The city would pay $250,000 under terms of the agreement, Lambda Legal said. The deal must still be approved by the city council.
“I think that it sends a clear message to police departments across the country that they can’t rely upon outdated notions of HIV and its transmission to shape their policies,” said Scott Schoettes, Lambda Legal’s HIV project director.
Police referred questions to the city’s legal department. Representatives from that department and the mayor’s office did not immediately return calls Wednesday.
The case involves a 40-year-old plaintiff who applied to join the police force in 2006. A city attorney said at an earlier court hearing that a doctor who screens candidates for the force advised police to limit his interaction with the public, which the man said prevented him from joining the department. He is referred to in court records by the pseudonym Richard Roe to protect his privacy.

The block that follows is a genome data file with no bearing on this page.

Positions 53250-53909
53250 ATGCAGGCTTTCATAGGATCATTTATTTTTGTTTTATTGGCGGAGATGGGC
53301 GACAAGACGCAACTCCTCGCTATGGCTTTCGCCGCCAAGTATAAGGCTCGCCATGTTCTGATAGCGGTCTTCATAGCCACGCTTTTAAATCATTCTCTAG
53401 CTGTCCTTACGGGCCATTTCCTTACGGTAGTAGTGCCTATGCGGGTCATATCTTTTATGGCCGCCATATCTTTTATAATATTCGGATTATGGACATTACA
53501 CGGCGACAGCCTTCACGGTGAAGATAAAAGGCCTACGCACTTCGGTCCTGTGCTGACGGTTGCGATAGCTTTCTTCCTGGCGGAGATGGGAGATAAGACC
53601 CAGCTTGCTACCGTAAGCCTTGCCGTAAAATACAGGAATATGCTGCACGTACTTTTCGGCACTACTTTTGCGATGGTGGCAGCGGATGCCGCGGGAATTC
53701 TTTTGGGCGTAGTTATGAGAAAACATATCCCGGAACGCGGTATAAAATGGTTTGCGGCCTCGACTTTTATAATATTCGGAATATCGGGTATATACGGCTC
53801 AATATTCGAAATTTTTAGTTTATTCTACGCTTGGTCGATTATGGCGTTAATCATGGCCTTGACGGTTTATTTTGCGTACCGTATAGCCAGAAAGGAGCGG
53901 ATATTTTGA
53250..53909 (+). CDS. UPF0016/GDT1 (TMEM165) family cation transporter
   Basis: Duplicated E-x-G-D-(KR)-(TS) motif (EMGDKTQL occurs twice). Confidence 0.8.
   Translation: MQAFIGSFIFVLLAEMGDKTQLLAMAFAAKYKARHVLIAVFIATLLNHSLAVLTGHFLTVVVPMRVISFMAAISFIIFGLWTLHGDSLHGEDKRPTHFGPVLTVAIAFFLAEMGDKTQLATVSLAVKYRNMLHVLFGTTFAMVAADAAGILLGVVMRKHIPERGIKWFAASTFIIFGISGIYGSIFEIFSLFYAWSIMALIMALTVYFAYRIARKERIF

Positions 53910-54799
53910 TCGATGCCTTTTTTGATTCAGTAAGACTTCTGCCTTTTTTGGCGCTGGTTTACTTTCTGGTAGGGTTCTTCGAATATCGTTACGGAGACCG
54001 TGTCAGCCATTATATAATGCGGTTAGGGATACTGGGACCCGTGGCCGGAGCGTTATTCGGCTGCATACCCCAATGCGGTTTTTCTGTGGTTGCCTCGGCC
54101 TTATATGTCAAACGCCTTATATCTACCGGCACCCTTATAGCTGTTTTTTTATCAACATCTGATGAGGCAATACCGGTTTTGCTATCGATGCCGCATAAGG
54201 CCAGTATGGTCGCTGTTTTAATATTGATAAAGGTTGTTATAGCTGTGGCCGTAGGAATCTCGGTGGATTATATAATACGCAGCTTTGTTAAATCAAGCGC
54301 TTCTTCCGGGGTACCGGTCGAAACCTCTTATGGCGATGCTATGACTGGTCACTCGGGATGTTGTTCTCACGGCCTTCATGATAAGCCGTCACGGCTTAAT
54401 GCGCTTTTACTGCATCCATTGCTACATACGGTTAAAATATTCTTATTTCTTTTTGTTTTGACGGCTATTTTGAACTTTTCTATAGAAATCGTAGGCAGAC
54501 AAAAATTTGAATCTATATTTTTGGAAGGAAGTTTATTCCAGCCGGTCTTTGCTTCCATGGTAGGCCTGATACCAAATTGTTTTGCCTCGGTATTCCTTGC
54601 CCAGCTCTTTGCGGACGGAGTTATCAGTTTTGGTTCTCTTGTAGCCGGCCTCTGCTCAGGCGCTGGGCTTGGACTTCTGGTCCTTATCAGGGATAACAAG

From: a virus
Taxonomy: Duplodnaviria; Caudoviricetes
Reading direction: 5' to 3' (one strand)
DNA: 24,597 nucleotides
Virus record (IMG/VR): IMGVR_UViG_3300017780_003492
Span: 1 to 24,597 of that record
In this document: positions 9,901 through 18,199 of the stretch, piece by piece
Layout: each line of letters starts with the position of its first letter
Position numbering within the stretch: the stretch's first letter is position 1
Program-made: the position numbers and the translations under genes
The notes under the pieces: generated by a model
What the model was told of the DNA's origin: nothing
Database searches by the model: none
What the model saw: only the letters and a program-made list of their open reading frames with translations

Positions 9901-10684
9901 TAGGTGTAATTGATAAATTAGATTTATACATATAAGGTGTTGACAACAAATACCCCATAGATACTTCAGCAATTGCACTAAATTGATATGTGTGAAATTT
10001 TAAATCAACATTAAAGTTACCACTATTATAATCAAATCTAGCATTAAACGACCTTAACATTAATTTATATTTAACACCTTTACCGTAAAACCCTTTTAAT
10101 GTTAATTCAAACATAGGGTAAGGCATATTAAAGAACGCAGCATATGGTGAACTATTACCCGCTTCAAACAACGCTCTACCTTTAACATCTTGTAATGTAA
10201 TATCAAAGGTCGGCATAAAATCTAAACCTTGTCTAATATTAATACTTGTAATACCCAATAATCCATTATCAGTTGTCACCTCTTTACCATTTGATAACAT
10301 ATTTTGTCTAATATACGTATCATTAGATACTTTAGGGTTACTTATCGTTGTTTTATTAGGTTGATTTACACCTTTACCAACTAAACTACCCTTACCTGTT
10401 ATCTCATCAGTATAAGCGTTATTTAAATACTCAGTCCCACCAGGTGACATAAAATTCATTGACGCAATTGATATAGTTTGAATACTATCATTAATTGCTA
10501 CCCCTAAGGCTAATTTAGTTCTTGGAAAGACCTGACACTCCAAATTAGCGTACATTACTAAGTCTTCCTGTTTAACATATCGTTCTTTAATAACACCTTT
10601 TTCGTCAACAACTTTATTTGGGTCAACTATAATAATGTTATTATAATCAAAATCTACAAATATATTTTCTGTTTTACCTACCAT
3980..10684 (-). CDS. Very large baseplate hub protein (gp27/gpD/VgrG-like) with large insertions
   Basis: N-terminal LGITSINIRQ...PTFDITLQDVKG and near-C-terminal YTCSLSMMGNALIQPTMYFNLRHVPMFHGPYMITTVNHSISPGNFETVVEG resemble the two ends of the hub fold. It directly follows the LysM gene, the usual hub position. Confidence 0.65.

In a February interview with The Associated Press, the man identified himself as a former investigator for the city of Los Angeles who learned he had HIV in 1997. He said a blood test during the hiring process in Atlanta revealed the virus, but he didn’t think it would be a problem because it didn’t hinder his ability to work.
Schoettes said Wednesday he doesn’t believe the plaintiff still has plans to join the department.
“But he should be able to if he wanted to if they’re no longer going to discriminate in this way,” he said. “And it opens the door for others who are HIV-positive to apply and be accepted by the Atlanta Police Department.”
The case is the most recent involving allegations of mistreatment by police officers.
In March, the Atlanta City Council approved a $330,000 payment in a separate lawsuit stemming from a 2009 police raid at the Atlanta Eagle gay bar. Patrons had said they were forced to lie on the floor as officers used anti-gay slurs. The city had already spent $1.2 million on two other lawsuits stemming from that raid.